Some lawyers say there is no harm in piling on when adding causes of action to a law suit. Assuming the claims are defensible, this may be true. Opponents of the Environmental Protection Agency’s (“EPA” or “Agency”) Clean Power Plan (“Rule”), however, seem to believe that their suit chock-full of legal challenges may be hindering their efforts to receive an expeditious ruling.
Yesterday, the group of 27 states, utilities, trade groups and unions, filed a motion with the federal Court of Appeals for the District of Columbia Circuit requesting that the Court “bifurcate the briefing between the fundamental legal issues and individual record-based challenges.” In sum, the Petitioners ask the Court to first make a determination on whether EPA has the legal authority under Section 111(d) of the Clean Air Act to regulate greenhouse gas emissions and then—if and only if it is necessary—make a determination regarding the programmatic challenges to the Rule. Petitioners’ motion includes an “Expedited Briefing Schedule” that would require first briefs to be filed with the Court on January 29, 2016, and oral arguments would take place in May 2016. The central reasoning behind this request is that the Rule requires so much of Petitioners—development and approval a plan for “restructuring a state’s [entire] electric system”— that the sooner the Petitioners know the exercise is futile the better.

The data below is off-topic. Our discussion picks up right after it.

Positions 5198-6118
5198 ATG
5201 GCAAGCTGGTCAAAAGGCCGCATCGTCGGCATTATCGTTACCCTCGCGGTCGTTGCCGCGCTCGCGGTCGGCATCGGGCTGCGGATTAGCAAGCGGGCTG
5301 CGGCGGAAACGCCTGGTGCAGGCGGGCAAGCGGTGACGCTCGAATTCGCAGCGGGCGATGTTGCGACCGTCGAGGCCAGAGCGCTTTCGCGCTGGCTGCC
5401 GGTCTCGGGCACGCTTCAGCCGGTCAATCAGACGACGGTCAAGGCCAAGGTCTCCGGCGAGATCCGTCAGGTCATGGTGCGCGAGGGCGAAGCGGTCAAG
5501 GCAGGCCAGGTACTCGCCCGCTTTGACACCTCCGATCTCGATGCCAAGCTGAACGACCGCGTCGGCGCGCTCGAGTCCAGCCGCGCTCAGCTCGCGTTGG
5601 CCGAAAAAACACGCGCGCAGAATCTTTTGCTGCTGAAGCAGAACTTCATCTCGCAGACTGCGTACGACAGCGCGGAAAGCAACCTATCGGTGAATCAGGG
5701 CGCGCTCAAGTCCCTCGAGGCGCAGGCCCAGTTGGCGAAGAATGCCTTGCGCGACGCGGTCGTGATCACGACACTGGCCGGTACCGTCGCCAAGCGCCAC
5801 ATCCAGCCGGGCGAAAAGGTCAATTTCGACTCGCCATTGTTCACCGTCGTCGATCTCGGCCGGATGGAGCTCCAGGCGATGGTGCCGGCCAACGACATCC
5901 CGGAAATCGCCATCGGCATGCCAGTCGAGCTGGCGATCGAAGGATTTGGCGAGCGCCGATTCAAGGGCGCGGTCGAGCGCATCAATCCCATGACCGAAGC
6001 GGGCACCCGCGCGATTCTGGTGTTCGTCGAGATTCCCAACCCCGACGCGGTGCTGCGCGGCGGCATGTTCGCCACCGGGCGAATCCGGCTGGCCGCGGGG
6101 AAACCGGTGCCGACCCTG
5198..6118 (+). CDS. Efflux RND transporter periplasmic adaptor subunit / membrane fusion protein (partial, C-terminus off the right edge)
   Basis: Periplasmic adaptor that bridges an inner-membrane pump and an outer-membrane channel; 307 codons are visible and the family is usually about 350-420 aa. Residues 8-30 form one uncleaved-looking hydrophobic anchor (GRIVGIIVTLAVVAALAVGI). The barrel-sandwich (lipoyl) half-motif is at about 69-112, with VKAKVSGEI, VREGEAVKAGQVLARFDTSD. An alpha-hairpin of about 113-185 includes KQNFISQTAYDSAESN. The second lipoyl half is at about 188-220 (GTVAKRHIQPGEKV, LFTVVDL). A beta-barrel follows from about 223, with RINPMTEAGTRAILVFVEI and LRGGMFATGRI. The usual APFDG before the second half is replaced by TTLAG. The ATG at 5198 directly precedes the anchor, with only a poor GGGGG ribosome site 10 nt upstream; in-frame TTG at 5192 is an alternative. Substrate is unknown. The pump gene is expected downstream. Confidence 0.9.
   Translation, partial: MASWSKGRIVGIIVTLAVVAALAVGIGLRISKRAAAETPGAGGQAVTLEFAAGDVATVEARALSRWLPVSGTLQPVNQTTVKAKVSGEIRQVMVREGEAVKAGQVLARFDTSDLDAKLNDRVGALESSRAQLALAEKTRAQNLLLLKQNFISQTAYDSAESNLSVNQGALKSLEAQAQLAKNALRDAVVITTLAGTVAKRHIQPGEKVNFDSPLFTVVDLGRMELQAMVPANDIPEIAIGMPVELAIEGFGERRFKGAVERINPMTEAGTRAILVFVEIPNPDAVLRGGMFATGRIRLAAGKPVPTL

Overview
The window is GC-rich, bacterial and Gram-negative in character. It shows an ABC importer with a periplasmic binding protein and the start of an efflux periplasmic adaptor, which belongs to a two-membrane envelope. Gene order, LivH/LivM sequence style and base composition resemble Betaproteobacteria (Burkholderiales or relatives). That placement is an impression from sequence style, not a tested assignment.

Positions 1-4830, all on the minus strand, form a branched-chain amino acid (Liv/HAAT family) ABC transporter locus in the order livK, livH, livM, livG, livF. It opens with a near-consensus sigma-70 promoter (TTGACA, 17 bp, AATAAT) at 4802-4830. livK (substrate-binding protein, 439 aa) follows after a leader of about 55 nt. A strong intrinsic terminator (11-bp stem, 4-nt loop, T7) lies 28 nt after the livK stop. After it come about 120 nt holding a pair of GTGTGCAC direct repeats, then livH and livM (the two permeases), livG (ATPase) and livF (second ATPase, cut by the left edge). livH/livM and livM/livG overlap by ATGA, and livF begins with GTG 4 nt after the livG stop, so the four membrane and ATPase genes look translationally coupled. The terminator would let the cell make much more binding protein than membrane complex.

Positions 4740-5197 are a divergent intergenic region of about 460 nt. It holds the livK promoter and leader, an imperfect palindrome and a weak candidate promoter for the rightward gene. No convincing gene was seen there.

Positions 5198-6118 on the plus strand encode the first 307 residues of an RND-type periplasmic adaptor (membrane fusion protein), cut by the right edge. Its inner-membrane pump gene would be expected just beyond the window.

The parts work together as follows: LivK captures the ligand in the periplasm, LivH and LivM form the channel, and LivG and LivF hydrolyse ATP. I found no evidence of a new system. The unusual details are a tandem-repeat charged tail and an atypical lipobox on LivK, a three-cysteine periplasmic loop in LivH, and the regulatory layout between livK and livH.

EPA would of course disagree with this characterization. The Agency also disagreed with Petitioners’ request for bifurcation and will undoubtedly file a response in opposition. Strategically speaking, the Agency likely benefits from a methodically-paced suit which allows the policies within the Rule to take effect and by doing so, undercuts the Petitioners’ argument that implementation would be impossible. See i.e., the Affordable Care Act.